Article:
Lightening Up The Latke

Eat your fruits and vegetables — in the unlikeliest of dishes.

12/06/11
Special To The Jewish Week
Photo Galleria: 

Crispy, hot potato latkes are de rigueur in most households during the eight days of Chanukah. But the dish’s religious traditions lie in its preparation – frying – and not in its main ingredient – potatoes. So why use them at all? This year, spice up your latkes with different flavors and ingredients, and replace the potatoes with other kinds of vegetables, or even fruits.

Leah Schapira, author of the new cookbook “Fresh & Easy Kosher Cooking” (Mesorah) and founder of CookKosher.com, says her four kids love traditional potato latkes, which she makes “three or four times during the holiday.” But if she’s cooking for a crowd, “then I love to experiment.”

“Sweet potato latkes are great; last year I made zucchini, mushroom and Parmesan latkes that were really, really good,” she says.

And when frying for your family or a crowd, Schapira has the same tip: “You always have to make sure the oil is hot,” and don’t overcrowd the pan with too many latkes, or it will lower the heat. “Really you should start with one, and when that’s done frying I know the oil is hot enough.”

Jamie Geller, cookbook author and editor of the Joy of Kosher magazine, cooks her grandfather’s classic potato latke recipe for her five kids, who love the traditional version.

But because of her work with cookbooks, the magazine and its accompanying website — JoyofKosher.com — she said, “I’m always trying to do different varieties.”

“I’ve done samosa latkes, baked cauliflower latkes, cheddar potato — just about every version,” she said. “I really love savory latkes more than sweet … doing half potato and half parsnip or zucchini latkes, which have no carbs.”

Her newest experiment is to layer latkes with extra toppings for added flavor — “Caprese latke towers… a layer of mozzarella, a leaf or two of fresh basil and a slice of tomato” or “topping them with guacamole and a sunny-side up egg” for a tasty breakfast.

Geller says she uses “canola oil all the way” and concurs with Schapira about not crowding the pan.

“I try not to put in too much oil; about an inch is enough for me,” she said, “and make sure they have time to crisp up around the edges.”

Carrot and Apple Latkes

Courtesy of Jamie Geller’s Joyofkosher.com

4 carrots, peeled and shredded
(about 2 cups)

2 granny smith apples,
peeled and shredded (about 1 cup)

Juice of 1/2 lemon

1/2 cup matzah meal

1 egg

1/2 teaspoon ground ginger

1/2 teaspoon kosher salt

4 tablespoons canola or grape seed oil

In a large bowl, combine carrots, apples, lemon juice, matzah meal, egg, ginger and salt. Stir well to combine.

In a large skillet, heat oil over medium high heat. Scoop 1/4 cup of batter and carefully place in oil. Flatten to about 1/2-inch thick with a spatula. Repeat to form four more latkes in your pan, being careful not to crowd the pan, and cook for 4 to 6 minutes. Flip and cook 4 to 6 minutes more or until golden brown on both sides.

Transfer to a paper towel-lined baking sheet and repeat with remaining batter.

Leek Latkes

Courtesy Leah Schapira’s “Fresh & Easy Kosher Cooking”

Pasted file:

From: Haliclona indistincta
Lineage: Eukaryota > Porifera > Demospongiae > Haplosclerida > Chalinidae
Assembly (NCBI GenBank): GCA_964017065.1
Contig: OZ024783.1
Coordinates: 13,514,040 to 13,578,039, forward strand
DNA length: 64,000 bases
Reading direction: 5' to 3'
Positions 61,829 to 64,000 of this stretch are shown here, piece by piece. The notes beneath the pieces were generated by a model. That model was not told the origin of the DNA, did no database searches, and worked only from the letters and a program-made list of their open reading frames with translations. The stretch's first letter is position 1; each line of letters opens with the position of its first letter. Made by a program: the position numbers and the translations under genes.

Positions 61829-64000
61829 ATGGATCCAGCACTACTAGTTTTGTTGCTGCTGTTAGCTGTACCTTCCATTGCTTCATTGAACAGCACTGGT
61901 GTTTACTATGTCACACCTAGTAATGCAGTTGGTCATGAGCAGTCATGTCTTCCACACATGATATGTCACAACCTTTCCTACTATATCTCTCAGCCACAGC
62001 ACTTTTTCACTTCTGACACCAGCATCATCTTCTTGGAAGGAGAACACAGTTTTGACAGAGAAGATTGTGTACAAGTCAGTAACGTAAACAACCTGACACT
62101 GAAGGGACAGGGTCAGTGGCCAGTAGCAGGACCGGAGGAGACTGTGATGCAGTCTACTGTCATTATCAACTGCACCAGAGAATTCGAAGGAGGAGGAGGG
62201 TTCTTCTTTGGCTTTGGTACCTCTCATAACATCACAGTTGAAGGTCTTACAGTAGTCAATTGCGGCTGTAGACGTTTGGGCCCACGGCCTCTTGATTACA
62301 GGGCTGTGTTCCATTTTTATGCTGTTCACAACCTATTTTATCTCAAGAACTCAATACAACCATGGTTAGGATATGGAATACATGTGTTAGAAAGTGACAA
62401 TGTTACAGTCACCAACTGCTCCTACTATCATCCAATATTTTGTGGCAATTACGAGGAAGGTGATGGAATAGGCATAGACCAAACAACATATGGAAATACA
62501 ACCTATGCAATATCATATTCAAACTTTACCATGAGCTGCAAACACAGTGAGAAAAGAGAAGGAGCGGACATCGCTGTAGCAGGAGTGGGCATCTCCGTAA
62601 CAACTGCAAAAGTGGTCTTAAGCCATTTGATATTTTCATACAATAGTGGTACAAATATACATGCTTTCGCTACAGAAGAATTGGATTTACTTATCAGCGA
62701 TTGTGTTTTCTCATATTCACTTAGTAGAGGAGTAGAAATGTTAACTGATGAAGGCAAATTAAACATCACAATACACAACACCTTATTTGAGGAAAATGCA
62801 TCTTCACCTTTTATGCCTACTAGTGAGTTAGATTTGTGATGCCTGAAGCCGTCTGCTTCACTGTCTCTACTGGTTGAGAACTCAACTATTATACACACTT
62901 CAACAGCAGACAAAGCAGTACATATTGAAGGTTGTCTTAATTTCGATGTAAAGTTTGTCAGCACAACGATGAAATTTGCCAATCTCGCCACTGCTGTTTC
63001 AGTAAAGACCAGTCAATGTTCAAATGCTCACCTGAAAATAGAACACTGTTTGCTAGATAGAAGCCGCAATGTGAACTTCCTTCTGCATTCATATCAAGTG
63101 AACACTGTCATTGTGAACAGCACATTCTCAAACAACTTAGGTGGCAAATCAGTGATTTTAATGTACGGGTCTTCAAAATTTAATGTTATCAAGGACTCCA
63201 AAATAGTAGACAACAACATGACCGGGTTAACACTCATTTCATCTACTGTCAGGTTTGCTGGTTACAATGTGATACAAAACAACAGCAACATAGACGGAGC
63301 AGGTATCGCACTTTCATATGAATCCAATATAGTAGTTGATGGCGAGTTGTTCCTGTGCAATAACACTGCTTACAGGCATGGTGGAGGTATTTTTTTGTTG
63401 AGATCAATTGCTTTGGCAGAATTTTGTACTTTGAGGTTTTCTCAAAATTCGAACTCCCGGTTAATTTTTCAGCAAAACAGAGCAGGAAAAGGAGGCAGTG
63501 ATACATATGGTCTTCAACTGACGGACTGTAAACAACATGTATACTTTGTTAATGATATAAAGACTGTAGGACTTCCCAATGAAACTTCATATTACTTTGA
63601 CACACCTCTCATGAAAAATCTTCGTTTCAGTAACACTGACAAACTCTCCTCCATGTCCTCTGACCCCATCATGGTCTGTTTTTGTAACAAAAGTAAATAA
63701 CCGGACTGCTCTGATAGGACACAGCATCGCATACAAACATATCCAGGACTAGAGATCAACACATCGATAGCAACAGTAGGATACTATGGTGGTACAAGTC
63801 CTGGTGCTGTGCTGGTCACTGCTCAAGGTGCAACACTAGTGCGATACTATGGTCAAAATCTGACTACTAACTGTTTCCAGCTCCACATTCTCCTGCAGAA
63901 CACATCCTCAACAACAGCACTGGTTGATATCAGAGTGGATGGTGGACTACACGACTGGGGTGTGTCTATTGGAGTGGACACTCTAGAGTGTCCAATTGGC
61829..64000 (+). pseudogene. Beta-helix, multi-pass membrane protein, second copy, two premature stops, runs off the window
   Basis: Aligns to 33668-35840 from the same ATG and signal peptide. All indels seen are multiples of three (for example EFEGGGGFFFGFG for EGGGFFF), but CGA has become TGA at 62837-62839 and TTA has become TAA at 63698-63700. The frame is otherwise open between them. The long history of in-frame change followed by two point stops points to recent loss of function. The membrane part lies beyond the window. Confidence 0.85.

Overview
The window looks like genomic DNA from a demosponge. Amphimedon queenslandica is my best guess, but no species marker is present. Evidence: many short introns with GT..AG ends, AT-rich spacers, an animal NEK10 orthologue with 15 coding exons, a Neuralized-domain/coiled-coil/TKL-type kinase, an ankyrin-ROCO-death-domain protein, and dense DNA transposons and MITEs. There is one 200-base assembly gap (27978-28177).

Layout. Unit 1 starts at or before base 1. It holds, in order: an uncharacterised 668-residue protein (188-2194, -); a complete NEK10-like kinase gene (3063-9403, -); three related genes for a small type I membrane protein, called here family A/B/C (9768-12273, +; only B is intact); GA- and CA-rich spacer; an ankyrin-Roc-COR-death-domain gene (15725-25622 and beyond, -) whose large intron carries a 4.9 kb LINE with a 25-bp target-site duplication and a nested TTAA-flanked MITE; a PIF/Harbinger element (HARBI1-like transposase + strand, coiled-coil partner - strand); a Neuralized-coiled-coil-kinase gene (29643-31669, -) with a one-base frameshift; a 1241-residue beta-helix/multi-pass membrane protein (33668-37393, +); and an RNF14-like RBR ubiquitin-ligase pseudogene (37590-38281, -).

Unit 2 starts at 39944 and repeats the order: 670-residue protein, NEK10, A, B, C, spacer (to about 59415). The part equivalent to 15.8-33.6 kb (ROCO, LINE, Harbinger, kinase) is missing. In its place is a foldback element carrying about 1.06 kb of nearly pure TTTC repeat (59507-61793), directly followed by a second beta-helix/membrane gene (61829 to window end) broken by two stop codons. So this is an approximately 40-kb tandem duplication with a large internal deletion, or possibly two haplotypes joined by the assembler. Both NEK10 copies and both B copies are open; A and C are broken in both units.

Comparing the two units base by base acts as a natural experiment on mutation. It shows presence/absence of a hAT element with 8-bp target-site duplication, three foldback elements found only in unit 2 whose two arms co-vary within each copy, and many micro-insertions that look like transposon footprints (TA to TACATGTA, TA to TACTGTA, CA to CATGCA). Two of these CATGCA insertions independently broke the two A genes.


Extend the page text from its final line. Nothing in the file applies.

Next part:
3 large leeks (or 4 smaller ones), white and light green parts only

water as needed

2 tablespoons oil

4 eggs

1 tablespoon breadcrumbs
or matzah meal

salt

pinch sugar

oil for frying

Cut off the dark green part off the leeks and discard. Slice the leeks in half lengthwise and wash thoroughly. Cut the leek into strips and dice.

Place the leeks into a pot with enough water to cover. Add two tablespoons of oil. Bring to a boil. Drain the leeks very well, pressing out excess water.

Add the eggs, crumbs, salt and sugar. Form the batter into patties.

Pour a thin layer of oil into a skillet over medium heat and bring to a frying temperature. Slip patties into hot oil and fry until browned on one side. Flip patties and brown the other side.

Serve at room temperature or cold.

Samosa Latkes

Courtesy Jamie Geller’s “Quick & Kosher Meals in Minutes”

3 baking potatoes,
peeled and shredded

1 medium yellow onion, diced

1 (10-ounce) box frozen peas,
defrosted

1/4 cup matzah meal

2 eggs, beaten

1/4 teaspoon curry powder

1 teaspoon kosher salt

Cooking spray

Preheat oven to 350 degrees F.

Mix potato, onion, peas, matzah meal, eggs, curry powder and salt.

Spray cooking spray into a nonstick sauté pan. Shape 1/4 cup of batter into latkes and brown on each side.

Remove to a sprayed baking sheet and finish cooking in a 350 degree F oven for 15-20 minutes.

Serve with sour cream and chutney.

Last Update:

12/24/2011 - 18:41

Comment Guidelines

The Jewish Week feels comments create a valuable conversation and wants to feature your thoughts on our website. To make everyone feel welcome, we won't publish comments that are profane, irrelevant, promotional or make personal attacks.

It's a little disturbing to have recipes posted declaring that zucchini and parsnip have no carbs. Both are primarily (if you don't count the water) CARBOHYDRATE.

If you look under "summer squash," which includes zucchini, at the USDA web site, you will find that a 1/2 cup serving has 10 calories, no fat, 1 gram of protein and 2 grams of carbohydrate (1 of fiber and 1 of sugar). Sugar starch and fiber are all terms that fall into the carbohydrate category.

The glycemic index, an indicator of how the body processes the carbohydrates in a particular food and how rapidly they become blood sugar, is not the same as the carbohydrate content.

Add comment

The content of this field is kept private and will not be shown publicly.
By submitting this form, you accept the Mollom privacy policy.